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M. E. Stern, K. F. Siemasko, C. S. Schaumburg, L. A. Wheeler, V. L. Calder, M. Calonge, J. Y. Niederkorn, S. C. Pflugfelder; Polarized Th1 and Th17 Cells Derived From a Mouse Model of Dry Eye Induce Ocular Surface Disease. Invest. Ophthalmol. Vis. Sci. 2010;51(13):4311.
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© ARVO (1962-2015); The Authors (2016-present)
To determine the role of polarized Th1 and Th17 mouse CD4+ T cells in inducing ocular inflammation in the mouse model of dry eye.
C57BL/6 wild type (WT) female mice were exposed to a desiccating environmental stress (DS; subcutaneous scopolamine injections, humidity <40%, and air flow across wire meshed screened cages) for 10 days. Control or 10 day DS C57BL/6 mouse spleen and superficial cervical lymph node naïve CD4+ T cells were incubated in the presence of the appropriate polarizing cytokines, antibodies, and anti-CD3/CD28 antibodies for Th1 or Th17. After four days in culture, the supernatants of these cells were analyzed by Luminex for cytokine levels. Following polarization, cells were IP injected into nude T cell deficient mouse recipients.
Control and DS Th1 polarized cell supernatants had significantly high levels of IFN-γ (10 ng/ml) and IL-12(p70) (700 pg/ml) as compared to Th17 polarized cells (*P<0.001). Polarized control and DS Th17 cell supernatants had high levels of IL-17 (11 ng/ml (*P<0.001)). IL-17 was not detectable in Th1 supernatants. Adoptive transfer of polarized 10 Day DS CD4+ Th1 cells resulted in significant IFN-γ tear levels (83+/-21 pg/ml; *P<0.0486) and CD4+ cellular infiltration (31+/-7) as compared to polarized control cells (11+/-1.5) into the recipient conjunctiva. Adoptive transfer of in vitro polarized DS Th17 cells resulted in a more robust cellular infiltration into the conjunctiva of nude recipient mice (147+/-70) as compared to control Th17 polarized cells (11.3+/-5). Goblet cells in mice receiving DS Th17 polarized cells were not significantly inhibited which corroborates previous data by De Paiva et al. demonstrating that IFN-γ is responsible for goblet cell loss in the mouse model of dry eye.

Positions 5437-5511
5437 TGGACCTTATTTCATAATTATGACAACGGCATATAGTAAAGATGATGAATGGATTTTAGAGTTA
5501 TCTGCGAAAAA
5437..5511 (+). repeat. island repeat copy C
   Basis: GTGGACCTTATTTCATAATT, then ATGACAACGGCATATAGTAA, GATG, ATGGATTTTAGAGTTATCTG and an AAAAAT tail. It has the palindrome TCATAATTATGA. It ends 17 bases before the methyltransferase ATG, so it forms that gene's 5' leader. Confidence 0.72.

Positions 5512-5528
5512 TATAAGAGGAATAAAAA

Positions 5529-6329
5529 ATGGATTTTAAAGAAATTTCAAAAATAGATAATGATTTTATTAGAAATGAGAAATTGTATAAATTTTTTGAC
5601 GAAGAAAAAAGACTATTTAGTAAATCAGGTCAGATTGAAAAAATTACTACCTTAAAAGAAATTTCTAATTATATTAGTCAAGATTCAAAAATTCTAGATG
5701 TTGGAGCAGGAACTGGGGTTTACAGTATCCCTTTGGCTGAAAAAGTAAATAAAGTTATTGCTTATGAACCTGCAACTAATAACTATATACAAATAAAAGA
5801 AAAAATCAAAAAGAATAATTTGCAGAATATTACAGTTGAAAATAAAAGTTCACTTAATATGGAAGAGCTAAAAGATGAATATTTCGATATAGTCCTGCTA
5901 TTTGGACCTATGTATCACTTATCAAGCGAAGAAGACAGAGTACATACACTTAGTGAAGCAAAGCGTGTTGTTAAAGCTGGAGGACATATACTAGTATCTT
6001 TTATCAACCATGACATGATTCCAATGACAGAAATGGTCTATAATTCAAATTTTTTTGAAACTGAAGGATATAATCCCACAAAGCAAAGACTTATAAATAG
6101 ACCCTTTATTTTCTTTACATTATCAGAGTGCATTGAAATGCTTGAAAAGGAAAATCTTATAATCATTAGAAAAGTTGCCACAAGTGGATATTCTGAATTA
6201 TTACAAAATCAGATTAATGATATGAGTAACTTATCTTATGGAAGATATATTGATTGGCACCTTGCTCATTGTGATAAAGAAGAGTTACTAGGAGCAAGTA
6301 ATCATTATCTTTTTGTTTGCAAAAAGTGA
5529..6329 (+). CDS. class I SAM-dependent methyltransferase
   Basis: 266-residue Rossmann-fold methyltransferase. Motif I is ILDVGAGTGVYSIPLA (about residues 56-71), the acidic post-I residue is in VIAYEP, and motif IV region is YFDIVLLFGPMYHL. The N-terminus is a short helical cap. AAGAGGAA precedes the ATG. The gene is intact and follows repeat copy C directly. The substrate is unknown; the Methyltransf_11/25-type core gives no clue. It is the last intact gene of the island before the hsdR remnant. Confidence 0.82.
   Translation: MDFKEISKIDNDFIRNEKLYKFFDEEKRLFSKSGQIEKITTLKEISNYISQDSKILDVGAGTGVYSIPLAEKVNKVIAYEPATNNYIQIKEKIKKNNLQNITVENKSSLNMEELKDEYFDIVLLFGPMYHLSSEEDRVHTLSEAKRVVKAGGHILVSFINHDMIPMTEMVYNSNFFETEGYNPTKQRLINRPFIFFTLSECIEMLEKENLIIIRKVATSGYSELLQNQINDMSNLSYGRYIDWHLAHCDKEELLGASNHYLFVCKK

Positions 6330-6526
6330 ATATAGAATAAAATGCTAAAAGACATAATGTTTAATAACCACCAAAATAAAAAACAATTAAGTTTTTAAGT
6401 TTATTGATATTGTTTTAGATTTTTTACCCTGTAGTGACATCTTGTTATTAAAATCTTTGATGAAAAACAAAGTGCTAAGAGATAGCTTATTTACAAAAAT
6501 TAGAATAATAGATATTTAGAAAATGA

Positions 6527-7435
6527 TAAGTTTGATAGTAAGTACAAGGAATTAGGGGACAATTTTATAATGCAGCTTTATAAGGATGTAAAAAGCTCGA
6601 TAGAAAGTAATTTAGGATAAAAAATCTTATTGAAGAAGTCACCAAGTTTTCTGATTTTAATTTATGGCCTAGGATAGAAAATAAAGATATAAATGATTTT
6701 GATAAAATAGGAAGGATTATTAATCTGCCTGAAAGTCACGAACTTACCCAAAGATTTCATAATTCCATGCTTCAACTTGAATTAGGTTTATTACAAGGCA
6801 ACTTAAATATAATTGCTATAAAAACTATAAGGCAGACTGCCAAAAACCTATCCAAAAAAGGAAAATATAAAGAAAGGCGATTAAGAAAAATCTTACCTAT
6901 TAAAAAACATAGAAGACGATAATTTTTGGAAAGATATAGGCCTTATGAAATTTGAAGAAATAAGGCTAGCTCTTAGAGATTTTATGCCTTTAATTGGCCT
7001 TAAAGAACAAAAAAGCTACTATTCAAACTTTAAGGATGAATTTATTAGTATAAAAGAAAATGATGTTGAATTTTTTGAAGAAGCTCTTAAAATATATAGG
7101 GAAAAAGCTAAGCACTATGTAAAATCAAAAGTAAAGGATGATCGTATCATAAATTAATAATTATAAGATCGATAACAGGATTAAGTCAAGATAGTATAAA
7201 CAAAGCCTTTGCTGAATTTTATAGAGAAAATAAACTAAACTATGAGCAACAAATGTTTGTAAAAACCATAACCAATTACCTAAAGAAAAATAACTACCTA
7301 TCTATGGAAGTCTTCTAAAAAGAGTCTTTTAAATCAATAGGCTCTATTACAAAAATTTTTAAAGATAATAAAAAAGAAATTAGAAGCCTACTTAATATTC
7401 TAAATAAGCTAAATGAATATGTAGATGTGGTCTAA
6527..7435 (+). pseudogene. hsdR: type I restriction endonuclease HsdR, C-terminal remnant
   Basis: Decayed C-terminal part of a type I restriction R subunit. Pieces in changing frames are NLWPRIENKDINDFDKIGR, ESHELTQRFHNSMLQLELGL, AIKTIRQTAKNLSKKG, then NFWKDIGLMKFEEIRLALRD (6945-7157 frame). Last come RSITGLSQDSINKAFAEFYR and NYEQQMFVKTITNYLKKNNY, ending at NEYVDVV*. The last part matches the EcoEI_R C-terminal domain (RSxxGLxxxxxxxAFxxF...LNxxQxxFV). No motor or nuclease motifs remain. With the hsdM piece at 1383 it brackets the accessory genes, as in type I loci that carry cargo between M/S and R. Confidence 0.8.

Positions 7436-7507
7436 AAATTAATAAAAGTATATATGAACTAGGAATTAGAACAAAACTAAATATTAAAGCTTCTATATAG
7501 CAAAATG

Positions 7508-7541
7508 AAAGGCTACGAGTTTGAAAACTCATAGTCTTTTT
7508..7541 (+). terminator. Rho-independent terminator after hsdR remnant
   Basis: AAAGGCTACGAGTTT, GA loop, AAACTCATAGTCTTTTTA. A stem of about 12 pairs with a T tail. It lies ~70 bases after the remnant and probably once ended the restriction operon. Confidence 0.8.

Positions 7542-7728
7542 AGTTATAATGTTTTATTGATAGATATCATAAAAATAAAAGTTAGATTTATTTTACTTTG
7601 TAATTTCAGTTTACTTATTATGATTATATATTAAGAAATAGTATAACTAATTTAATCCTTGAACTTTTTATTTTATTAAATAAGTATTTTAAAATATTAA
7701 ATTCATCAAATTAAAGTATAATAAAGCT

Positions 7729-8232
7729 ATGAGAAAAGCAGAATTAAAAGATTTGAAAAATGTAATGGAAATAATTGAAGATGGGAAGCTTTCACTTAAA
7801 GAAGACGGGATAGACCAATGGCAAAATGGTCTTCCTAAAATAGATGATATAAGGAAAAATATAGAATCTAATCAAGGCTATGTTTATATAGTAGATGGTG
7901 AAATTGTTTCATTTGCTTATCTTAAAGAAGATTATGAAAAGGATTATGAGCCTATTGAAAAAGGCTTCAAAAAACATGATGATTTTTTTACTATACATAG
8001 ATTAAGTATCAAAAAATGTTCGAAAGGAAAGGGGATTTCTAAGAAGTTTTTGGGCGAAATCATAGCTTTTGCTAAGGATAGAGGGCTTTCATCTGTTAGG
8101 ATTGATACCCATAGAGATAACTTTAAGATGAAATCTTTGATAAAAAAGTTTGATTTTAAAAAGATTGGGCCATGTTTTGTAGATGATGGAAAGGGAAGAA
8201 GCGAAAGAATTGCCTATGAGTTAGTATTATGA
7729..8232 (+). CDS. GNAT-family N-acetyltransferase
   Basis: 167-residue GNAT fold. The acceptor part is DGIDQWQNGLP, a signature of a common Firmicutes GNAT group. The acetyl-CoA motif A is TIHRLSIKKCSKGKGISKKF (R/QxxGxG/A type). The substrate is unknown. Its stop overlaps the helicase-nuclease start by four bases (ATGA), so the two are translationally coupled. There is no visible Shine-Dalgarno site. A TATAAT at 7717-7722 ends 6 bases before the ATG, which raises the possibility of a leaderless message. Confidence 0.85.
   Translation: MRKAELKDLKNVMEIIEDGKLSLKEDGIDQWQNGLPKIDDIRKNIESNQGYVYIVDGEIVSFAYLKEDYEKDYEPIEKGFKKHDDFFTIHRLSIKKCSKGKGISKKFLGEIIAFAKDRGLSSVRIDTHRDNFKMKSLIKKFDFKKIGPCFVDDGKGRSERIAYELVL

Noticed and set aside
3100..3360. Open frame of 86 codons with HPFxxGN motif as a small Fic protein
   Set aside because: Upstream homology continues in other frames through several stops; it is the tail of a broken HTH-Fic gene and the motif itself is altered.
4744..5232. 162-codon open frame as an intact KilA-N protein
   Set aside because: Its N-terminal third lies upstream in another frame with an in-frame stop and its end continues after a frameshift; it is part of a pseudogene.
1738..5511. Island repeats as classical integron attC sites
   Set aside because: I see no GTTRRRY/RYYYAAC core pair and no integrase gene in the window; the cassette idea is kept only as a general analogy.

These data strongly indicate that both Th1 and Th17 play important roles in the immunopathogenesis of experimental dry eye.
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